If the directional control valve is changed over into reverse relation, the pressure oil from the pump flows into the piston-side chamber of the cylinder 5 successively through the port 65, the second oil passage 5b', the port 63, and the line 5b, while since the first oil passage 5a' is blocked by the check valve 66, a small portion of the oil in the rod-side chamber is allowed to return to the tank through the oil passage 71, the transverse throughgoing hole 76 in the circulation valve 68, the oil passage 78 with the restrictor 79, and the port 64. As a result, the pressure in the rod-side chamber of the cylinder 5 gradually increases, such pressure rise producing a force which acts through the pilot oil passage 77 on the end surface of the circulation valve 68 and pushes back the circulation valve 68 against the force of the spring 70, whereby, as shown in FIG. 11B, the smaller diameter portion 75 of the circulation valve 68 bridges over the annular recesses 74 and 73 to establish the communication between the oil passages 5a' and 5b'. Thus, although part of the return oil from the rod-side cylinder 5 returns to the tank via the oil passage 78 having the restrictor 79, the greater part joins the supply pressure oil from the pump which is flowing from the second oil passage 5b' into the piston-side chamber, so that the rod of the cylinder 5 is advanced at an increased speed.

In this case, the communication between the annular recesses 73 and 74 provided by the smaller diameter portion 75 of the circulation valve 68 is controlled by balance of forces acting on the ends of the circulation valve 68 and the valve stops moving such that the degree of opening of a variable restrictor 80 formed between the upper edge of the annular recess 73 and the lower edge of the smaller diameter portion 75 and the degree of opening of a variable restrictor 81 formed between the lower edge of the annular recess 73 and the upper edge of the transverse throughgoing hole 76 are maintained in a given relation. That is, if the degree of opening of the variable restrictor 81 becomes zero, the pilot pressure in the pilot oil passage also becomes zero, so that there is no possibility of the same being completely closed. Thus, if the supply oil pressure from the pump is constant and there is no variation in load, the relation of degrees of opening of these variable restrictors 80, 81 is maintained constant, so that there is no danger of the circulation valve 68 chattering.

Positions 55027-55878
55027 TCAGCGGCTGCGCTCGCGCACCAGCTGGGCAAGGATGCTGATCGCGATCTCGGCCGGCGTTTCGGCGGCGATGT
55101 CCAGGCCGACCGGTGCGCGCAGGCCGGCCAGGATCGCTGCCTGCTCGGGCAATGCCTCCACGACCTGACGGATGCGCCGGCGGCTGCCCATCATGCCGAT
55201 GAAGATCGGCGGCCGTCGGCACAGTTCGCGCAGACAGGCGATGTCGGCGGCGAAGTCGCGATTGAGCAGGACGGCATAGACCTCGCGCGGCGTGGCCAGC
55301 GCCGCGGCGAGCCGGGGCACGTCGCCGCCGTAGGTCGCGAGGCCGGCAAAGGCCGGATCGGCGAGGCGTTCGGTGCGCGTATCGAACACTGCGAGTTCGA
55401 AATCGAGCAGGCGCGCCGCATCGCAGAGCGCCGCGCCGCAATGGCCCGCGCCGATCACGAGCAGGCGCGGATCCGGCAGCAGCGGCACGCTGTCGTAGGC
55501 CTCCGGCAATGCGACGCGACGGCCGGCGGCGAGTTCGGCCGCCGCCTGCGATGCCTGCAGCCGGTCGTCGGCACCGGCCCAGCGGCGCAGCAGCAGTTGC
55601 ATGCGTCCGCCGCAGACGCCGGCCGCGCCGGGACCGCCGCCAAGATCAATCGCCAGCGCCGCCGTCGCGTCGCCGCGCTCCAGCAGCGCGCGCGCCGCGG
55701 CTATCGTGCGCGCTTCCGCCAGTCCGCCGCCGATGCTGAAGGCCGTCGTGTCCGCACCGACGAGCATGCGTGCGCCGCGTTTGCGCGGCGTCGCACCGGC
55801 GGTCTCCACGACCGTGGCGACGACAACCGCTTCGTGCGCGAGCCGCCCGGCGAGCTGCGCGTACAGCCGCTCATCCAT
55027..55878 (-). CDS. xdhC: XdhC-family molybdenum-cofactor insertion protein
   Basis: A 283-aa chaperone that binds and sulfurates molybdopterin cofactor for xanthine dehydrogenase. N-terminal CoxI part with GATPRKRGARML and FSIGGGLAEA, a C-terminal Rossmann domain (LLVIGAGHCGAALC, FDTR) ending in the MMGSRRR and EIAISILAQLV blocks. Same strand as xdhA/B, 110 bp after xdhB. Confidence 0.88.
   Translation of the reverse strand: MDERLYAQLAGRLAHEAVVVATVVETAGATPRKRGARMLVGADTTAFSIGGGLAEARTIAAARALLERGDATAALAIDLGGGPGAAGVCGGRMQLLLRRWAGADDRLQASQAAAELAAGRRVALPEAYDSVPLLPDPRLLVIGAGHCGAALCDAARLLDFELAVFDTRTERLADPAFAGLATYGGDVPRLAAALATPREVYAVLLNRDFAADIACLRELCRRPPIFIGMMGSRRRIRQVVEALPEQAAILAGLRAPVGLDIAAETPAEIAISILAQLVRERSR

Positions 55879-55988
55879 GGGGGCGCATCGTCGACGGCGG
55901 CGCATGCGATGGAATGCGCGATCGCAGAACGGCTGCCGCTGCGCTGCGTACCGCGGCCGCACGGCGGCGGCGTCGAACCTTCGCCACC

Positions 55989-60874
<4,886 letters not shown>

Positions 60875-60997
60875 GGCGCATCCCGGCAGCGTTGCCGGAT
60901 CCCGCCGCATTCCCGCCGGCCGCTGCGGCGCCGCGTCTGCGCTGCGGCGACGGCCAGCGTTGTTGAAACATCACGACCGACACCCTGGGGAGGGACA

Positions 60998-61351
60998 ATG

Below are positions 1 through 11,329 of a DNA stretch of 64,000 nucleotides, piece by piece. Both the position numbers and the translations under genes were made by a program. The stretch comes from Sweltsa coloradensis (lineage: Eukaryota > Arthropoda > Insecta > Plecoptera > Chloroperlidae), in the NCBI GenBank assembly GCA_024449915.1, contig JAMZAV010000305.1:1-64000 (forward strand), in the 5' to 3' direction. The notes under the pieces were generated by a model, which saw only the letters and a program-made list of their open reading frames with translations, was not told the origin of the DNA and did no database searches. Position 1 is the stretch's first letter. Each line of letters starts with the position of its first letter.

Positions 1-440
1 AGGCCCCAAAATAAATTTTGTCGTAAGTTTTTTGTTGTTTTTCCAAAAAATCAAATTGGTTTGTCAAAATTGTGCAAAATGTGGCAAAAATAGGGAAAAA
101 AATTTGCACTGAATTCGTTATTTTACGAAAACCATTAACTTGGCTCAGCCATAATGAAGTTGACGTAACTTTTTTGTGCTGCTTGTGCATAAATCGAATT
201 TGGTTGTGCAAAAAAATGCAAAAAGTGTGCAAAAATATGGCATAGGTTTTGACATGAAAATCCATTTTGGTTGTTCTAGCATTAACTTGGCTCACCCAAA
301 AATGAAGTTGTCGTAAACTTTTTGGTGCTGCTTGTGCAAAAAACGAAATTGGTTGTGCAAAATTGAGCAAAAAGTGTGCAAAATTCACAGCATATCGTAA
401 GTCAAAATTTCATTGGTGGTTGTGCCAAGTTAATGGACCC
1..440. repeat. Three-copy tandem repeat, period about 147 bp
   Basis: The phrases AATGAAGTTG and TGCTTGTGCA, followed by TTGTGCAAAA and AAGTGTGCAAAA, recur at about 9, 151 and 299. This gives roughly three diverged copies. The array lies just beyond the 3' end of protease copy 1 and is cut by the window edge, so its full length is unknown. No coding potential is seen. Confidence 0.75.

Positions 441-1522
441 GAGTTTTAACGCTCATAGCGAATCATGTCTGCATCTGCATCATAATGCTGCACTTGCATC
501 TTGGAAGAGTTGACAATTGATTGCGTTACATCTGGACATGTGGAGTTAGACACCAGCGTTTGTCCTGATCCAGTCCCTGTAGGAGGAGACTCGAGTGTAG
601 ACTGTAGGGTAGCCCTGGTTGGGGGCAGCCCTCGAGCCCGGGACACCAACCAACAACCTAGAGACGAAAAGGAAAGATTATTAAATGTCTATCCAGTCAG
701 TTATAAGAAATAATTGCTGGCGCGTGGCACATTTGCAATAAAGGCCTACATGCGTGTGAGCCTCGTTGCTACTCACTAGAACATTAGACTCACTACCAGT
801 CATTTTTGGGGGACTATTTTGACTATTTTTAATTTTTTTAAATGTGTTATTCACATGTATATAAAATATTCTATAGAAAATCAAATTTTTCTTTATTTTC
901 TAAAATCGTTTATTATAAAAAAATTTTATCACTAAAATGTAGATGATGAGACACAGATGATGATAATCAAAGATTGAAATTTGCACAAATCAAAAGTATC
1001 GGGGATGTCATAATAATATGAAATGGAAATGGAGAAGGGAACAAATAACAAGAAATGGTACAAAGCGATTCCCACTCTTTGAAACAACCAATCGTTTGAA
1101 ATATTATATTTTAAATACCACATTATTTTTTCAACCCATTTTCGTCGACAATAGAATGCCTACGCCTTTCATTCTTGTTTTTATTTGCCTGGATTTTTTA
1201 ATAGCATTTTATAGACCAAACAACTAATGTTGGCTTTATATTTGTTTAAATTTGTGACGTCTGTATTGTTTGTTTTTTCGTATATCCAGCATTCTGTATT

Further, if the supply of oil is stopped by the directional control valve, it is possible to bring the operation of the cylinder 5 to a sudden stop.

In addition, if the amount of supply oil is reduced by reducing the RPM of the hydraulic pump by manipulating the engine throttle valve, the pressure rise of the return oil from the rod-side chamber of the cylinder slows down, allowing part of said oil to return to the tank, so that the rod advancing speed of the cylinder is reduced.

A modification of the speedup device shown in FIG. 12 includes a circulation valve 82 which has three ports, namely, ports 83 and 84 connected to the cylinder ports of the directional control valve for the dump cylinder, and a port 85 connected to the rod-side chamber of the dump cylinder 5, said port 84 also communicating with the piston-side chamber of the dump cylinder 5, and said port 83 being connected to the directional control valve through a check valve 89. This circulation valve 82 is a 3-port 2-position type automatic changeover valve normally urged by a spring 86 to assume a position where the ports 83 and 85 communicate with each other and the port 84 is blocked. When the pressure in the pilot circuit 87 derived from the piston-side chamber of the dump cylinder sufficiently increases to overcome the force of the spring, said valve assumes another position where the ports 84 and 85 are connected to each other through the check valve 86 and the port 83 is blocked.

In operation, if the line 5a is connected to the pump and the line 5b to the tank, there is no oil pressure produced in the pilot oil passage 87, so that the circulation valve 82 is held by the spring 86 in the illustrated position where the ports 83 and 85 communicate with each other. Therefore, the pressure oil from the pump flows into the rod-side chamber of the dump cylinder 5, while the oil in the piston-side chamber returns to the tank via the line 5b. Thus, the rod of the dump cylinder 5 is retracted to cause the scooping action of the bucket 3, the rod retracting speed being no different from that obtained in the absence of such speedup device.